International Youth Day, which is celebrated on August 12, is an important date for all young people. Traditionally, every year on this date, The National Youth Council of Serbia (KOMS) publishes an Alternative report on the position and needs of young people in the Republic of Serbia!
The National Youth Council of Serbia (KOMS), as the highest independent representative body of the youth in Serbia, publishes the Alternative Report on the position and needs of the youth in the Republic of Serbia for the sixth time in a row. The Alternative report is the result of the largest research on young people in Serbia. The report is traditionally published on International Youth Day – on August 12.
The research was conducted in the period from May to July 2022. The research included a desk analysis, an online questionnaire for young people (quantitative research) and interviews (qualitative research on certain topics).
These are some of the key data obtained by KOMS:
- 57% of young people don’t earn anything at all, while only 12% of young people earn more than RSD 80,000.
- The Republic of Serbia allocates 0.08% of its budget for youth care.
- Of the first 169 posts on the Instagram page of the Ministry of Youth and Sports in 2022, only 19 were related to young people.
- 106 out of 145 local self-government units in Serbia do not have a Local Action Plan for youth.
- The number of young deputies in the National Assembly is 14 out of 250 (5.6%).
- 59% of young people support the introduction of compulsory civic education.
- 57.8% of young people voted in the last elections, held on April 3, 2022.
- The most common reason why young people do not vote is the belief that elections cannot change anything (21.7%).
- 72% of young people believe that the elections in Serbia are not fair and honest.
- 77% of young people claim that there is no politician they can trust.
- Average values indicate that young people do not trust the institutions of the Republic of Serbia.
- 57% of young people believe that Serbia needs a strong leader and a leader that the people will follow.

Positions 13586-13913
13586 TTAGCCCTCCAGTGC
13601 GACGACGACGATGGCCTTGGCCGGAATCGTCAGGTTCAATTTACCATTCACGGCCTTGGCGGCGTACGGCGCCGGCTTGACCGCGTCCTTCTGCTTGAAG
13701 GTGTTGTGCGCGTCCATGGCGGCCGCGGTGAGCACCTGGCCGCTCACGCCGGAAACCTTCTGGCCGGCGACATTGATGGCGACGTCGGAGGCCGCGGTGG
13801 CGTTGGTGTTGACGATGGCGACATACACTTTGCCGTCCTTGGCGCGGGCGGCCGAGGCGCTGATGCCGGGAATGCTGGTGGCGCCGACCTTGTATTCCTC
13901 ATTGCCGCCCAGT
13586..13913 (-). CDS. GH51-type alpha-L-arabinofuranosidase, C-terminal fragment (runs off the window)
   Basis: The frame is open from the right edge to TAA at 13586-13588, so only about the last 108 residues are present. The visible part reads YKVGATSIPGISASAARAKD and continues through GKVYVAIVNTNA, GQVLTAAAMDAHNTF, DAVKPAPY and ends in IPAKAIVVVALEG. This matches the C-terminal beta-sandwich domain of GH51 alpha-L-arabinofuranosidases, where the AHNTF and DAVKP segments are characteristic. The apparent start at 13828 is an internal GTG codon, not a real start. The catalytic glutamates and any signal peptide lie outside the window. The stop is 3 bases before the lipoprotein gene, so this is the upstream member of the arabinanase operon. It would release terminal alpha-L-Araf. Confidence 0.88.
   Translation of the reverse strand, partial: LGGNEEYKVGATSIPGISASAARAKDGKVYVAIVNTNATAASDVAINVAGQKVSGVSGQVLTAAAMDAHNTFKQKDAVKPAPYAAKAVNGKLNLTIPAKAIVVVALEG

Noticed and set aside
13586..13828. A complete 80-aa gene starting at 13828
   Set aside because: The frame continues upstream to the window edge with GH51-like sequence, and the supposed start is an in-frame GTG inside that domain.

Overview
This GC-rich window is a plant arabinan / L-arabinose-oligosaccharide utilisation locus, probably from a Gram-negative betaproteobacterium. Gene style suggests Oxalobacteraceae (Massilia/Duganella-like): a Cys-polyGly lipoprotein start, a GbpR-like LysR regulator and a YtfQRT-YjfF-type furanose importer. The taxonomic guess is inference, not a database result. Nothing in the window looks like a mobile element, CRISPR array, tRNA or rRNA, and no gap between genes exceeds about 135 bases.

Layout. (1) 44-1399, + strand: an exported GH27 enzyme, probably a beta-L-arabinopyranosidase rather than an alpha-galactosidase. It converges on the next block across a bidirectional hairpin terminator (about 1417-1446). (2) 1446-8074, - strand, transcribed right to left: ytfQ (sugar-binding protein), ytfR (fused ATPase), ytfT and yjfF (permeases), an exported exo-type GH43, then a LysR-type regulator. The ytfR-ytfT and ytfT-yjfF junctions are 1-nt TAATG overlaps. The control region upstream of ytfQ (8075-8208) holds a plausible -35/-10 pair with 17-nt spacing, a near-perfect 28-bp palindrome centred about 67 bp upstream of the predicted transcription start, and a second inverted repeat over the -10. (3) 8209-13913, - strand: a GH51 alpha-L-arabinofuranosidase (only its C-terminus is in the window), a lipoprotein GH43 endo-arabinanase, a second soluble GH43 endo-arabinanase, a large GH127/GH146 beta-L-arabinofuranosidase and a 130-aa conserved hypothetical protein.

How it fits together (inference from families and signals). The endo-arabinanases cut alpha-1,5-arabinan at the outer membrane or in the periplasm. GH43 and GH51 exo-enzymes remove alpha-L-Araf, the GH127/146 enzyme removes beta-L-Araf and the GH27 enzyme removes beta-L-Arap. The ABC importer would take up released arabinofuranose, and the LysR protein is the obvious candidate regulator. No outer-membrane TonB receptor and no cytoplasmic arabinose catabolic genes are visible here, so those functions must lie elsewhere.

- 20% of young people believe that Serbia should be a monarchy.
- 46% of young people have a neutral reaction to the mention of the European Union, while 36% of them have a negative and 18% a positive reaction.
- 60% of young people believe that Serbia has not yet been admitted to the EU because it does not want to recognize Kosovo.
- 46% of young people support the adoption of the law on same-sex unions, while 44% do not.
- 69.6% of young people who have an account on TikTok use the app daily.
- 19% of young people on the labor market work “on the black”, that is, without a contract.
- 23% of unemployed youth are registered with the National Employment Service.
- 88% of young people believe that more than RSD 80,000 is needed for a decent life in Serbia.
- 74% of young people who completed work placements were not paid for it.
- Only 17.5% of young people believe that measures to help start a family help young people.
- 49% of young people want to move away from Serbia, while 40% of them do not write off this possibility.
- The most common reason young people stay in Serbia is family and friends.
- 30% of young people have the opportunity to travel outside of Serbia several times a year, and 38% once a year.
- 42% of young people claim to have heard of KOMS, while 41% of them know about the Youth Act.
- 17% of young people were exposed to sexual violence, while 40% of them were exposed to physical violence.
- 79% of young people support the legalization of marijuana – 53% full and 26% for medical purposes.
- 14% of young people declared that they had consumed cocaine, while 55% of them had tried marijuana.
- 28% of young people declared that they had more than 5 sexual partners.
You can find the full report in Serbian here, and Research Summary in English here.
A visual representation of the data can be found here.
The obtained data will be of great importance for KOMS in further advocacy activities.
This publication is created within the project “Civil Society as a Force for a Change in a Serbia’ Accession Process”, which is being implemented by National Youth Council of Serbia in partnership with the Belgrade Open School and with the support of Sweden. The views and opinions of the authors presented in this publication do not necessarily represent the opinions of the partners and donors.